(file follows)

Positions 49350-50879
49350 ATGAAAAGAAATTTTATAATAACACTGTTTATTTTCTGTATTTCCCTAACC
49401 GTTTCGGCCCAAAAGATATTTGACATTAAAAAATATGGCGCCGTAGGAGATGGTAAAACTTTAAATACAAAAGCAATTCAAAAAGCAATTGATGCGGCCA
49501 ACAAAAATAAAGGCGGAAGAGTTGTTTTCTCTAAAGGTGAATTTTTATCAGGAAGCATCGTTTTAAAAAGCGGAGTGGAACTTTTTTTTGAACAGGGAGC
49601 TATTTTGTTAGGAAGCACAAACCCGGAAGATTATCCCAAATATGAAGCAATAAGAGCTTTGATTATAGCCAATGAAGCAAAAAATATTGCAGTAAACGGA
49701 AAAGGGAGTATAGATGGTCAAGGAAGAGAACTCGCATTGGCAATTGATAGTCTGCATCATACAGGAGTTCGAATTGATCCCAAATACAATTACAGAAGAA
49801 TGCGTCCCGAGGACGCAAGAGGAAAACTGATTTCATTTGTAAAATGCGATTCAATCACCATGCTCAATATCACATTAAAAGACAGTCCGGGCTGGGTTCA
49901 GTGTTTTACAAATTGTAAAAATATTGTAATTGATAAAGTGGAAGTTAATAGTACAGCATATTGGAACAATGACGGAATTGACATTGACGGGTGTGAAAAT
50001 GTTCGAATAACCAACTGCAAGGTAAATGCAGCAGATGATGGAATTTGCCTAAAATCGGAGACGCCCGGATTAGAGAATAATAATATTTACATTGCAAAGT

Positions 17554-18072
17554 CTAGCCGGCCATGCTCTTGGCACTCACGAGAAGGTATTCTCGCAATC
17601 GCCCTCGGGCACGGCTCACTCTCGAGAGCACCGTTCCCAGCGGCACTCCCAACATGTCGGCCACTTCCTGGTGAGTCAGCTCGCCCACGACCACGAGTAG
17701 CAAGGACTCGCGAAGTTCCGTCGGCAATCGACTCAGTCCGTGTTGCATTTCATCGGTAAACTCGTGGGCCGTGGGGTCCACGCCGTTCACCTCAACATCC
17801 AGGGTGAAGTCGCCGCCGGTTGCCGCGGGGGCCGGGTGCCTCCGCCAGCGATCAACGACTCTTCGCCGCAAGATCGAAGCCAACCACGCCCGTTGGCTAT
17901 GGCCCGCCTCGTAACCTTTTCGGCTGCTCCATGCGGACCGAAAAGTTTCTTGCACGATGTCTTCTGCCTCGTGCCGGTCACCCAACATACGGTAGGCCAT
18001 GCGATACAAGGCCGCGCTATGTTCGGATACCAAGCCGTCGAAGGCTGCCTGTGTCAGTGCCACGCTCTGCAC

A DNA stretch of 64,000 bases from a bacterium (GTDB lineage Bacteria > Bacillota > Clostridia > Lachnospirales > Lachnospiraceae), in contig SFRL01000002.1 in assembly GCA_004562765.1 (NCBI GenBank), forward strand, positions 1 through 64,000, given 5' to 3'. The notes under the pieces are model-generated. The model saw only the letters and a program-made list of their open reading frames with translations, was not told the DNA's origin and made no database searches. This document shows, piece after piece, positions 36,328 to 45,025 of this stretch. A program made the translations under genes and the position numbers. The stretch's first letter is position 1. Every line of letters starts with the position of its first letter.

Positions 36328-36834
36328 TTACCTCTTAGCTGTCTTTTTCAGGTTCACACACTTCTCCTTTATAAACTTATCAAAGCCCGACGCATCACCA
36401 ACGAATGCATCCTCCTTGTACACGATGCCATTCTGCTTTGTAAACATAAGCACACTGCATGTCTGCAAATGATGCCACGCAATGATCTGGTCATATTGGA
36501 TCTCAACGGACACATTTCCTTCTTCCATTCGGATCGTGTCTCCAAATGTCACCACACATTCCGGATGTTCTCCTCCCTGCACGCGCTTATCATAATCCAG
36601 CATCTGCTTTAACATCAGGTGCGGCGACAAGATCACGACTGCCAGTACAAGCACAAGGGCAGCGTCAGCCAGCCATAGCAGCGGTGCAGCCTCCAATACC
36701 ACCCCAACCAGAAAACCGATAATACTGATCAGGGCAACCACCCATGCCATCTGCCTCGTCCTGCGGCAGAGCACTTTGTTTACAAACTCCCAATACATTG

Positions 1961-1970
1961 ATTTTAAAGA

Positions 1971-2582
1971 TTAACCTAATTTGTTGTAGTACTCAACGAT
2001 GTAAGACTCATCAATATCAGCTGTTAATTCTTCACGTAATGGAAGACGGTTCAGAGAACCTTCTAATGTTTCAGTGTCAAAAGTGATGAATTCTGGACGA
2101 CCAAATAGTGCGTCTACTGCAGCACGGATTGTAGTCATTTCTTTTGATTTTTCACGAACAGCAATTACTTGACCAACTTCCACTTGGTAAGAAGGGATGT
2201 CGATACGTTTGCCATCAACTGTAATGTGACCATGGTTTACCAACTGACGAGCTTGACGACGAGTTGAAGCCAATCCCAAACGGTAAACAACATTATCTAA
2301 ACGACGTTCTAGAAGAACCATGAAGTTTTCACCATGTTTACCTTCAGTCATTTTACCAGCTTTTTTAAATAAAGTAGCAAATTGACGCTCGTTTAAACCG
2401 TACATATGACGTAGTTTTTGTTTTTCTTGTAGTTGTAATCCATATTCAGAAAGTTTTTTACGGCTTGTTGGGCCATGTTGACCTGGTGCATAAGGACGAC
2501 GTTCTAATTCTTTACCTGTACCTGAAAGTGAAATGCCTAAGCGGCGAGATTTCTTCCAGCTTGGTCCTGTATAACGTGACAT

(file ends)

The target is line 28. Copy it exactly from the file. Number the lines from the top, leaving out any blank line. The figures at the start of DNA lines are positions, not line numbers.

2001 GTAAGACTCATCAATATCAGCTGTTAATTCTTCACGTAATGGAAGACGGTTCAGAGAACCTTCTAATGTTTCAGTGTCAAAAGTGATGAATTCTGGACGA